6. The locus is situated in a limited business district in which a drive-in restaurant is a permitted use. Adjoining it to the northeast is a small shopping center in which there is a large CVS drug store and a Friendly's restaurant. There also is a D'Angelo's on Chandler Street, east of Mill Street. On the corner of Mill and Chandler Streets is a bank. This intersection is about two hundred feet from the property line. Immediately across Mill Street from the locus is a Senior Citizen Housing Project. The sight distance from the proposed McDonald's driveway is three hundred sixty-seven feet in the direction of Chandler Street and in the opposite direction to the Mill Street bridge, about two hundred seventy-five feet. The bridge had been closed by the Commonwealth, but a temporary bridge is now in place and is open. In each instance the site distace is adequate.

7. Within the service area of the plaintiff's proposed restaurant are the Worcester Airport and the Worcester State College.

8. The plaintiff intends to construct a typical McDonald's restaurant on the site with two tandem boards so that two orders can be placed simultaneously with a stacking area for three cars. The average time to go through is 40 seconds with 12:00 noon to 1:00 P.M. being the average busiest hours. About thirty-five to forty percent of the customers go through the drive-in with mothers with small children favoring it as the safer alternative. The drive-in generates about forty to fifty percent of the sales of the average McDonald's restaurant. The building to be erected on the site has a gross floor area of 3,534 square feet and 85 seats. As adjusted for the parking computation to compute the required number of spaces the building has 3,028 square feet in accordance with section VI 2. (b) of the Ordinance. Since there is a zoning requirement of one space for each 40 square feet of gross floor area under section VI 2. (b) 10, 76 parking spaces are required; three or four of such spaces must meet handicapped parking rules and regulations. These latter spaces are not in addition to the mandated number first mentioned but are included therein.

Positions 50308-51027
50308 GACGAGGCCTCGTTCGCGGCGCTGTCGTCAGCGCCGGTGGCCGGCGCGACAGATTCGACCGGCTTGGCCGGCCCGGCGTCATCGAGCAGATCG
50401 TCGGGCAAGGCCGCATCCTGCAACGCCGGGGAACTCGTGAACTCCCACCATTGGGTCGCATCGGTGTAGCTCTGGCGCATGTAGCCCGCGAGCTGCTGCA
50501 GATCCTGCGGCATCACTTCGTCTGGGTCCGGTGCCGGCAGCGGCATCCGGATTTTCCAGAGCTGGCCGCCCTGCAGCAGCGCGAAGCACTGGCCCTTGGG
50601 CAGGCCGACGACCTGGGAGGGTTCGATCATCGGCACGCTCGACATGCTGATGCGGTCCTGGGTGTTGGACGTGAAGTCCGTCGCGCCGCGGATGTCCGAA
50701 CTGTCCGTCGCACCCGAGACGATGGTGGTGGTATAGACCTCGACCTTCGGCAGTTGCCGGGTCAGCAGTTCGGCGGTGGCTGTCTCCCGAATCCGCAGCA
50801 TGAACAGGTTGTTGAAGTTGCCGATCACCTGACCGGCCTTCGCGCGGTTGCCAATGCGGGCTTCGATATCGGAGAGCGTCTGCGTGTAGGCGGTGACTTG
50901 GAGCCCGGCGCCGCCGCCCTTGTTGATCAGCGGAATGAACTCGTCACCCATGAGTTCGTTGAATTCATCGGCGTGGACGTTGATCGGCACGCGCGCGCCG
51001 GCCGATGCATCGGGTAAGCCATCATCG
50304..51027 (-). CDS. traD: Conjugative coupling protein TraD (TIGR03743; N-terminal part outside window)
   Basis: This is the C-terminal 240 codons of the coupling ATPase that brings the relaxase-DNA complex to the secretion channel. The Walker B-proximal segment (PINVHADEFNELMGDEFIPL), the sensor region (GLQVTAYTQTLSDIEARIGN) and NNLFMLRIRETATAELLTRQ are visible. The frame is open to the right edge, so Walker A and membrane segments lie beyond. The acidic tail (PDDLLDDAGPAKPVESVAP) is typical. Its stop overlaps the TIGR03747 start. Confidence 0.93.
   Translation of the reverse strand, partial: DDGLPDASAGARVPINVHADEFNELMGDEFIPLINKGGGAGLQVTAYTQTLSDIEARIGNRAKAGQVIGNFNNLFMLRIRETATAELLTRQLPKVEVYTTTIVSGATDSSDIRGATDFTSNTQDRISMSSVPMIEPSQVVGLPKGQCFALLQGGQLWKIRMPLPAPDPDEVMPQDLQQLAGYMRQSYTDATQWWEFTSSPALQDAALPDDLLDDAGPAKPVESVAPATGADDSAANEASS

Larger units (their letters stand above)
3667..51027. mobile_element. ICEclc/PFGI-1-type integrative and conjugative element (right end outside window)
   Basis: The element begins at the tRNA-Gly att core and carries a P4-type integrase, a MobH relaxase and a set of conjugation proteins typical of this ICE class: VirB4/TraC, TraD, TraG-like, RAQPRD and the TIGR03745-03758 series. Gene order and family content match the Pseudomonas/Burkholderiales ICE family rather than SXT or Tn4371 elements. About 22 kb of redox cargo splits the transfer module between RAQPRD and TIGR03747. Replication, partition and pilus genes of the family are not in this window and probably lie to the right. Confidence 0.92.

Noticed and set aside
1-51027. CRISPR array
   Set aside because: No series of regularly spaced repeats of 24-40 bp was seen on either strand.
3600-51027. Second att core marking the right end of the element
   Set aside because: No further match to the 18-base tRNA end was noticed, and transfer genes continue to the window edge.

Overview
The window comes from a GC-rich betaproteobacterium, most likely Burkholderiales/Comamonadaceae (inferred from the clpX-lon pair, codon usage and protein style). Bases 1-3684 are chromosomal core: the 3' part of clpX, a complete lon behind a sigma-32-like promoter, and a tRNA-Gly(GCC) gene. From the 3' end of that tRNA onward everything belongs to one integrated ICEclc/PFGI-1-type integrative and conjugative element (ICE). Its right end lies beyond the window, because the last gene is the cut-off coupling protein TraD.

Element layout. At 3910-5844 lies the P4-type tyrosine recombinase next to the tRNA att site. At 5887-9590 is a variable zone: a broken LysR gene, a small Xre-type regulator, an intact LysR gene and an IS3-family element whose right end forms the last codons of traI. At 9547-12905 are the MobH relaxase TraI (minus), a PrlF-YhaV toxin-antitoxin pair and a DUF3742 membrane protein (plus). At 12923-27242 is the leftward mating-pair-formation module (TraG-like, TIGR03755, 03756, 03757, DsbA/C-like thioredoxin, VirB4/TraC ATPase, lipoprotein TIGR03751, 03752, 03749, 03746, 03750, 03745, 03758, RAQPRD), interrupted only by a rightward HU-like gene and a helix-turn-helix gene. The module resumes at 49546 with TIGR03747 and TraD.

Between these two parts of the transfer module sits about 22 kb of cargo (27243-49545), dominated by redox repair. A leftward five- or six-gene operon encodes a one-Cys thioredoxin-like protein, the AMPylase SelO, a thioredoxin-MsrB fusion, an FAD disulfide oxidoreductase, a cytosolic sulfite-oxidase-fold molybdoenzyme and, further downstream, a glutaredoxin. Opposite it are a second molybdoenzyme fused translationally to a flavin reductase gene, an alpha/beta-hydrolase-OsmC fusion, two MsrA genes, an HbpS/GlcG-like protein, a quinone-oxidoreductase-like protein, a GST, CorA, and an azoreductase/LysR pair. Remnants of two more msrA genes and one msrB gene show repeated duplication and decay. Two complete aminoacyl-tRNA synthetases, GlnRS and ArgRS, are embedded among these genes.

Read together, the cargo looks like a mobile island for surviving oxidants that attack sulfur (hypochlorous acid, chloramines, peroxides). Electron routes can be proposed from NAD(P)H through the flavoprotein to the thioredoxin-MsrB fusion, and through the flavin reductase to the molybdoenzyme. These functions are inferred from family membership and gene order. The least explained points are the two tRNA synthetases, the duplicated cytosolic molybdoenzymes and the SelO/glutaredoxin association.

9. McDonald's does not intend to use the easement for access to the parking lot, but rather it will have all traffic enter the site through a thirty foot wide curb cut and then direct it to turn right and proceed in a counterclockwise direction either to go through the drive-through ordering process or to park and enter the restaurant. Deliveries will be made by an 18 wheel trailer truck but can be scheduled at the manager's convenience; the food, drinks and supplies are transferred from the truck by hand by a dolly. The restaurants have no loading dock. A release of the easement was introduced into evidence as Exhibit No. 10.

10. The easterly sideline will be fenced starting about fifty-five feet back from the front sideline, and the entire back of the property also will be fenced. The fence height progresses from four to six feet with the back at a height of eight feet. Hannah's has one light in the back of the site whereas the plaintiff will install six double lights around the property perimeter of metal halide. The fixtures have a reduced overspill to alleviate any annoyance to neighbors. The voice boxes are calibrated so that they cannot be heard beyond twenty feet. Access to the mechanism to increase the volume is strictly regulated by the plaintiff. Neither the residents of the senior citizen housing across Mill Street nor of the apartment complex to the rear of the restaurant should be able to hear the selections being ordered by customers or directions or questions from the plaintiff's employees.

11. The business at an average restaurant of the plaintiff is sixty-six percent "induced", that is, it comes from patrons already on the highway as opposed to being "generated" by the knowledge that there was a restaurant at the site with a conscious decision made to leave home specifically for that destination to eat a "Big Mac" or the like. The average traffic count during the morning peak hours of 7:30 A.M. to 8:30 A.M. is two hundred seventy-one vehicles leaving Mill Street at the Chandler Street intersection and one hundred eighty-six vehicles entering Mill Street during such time frame.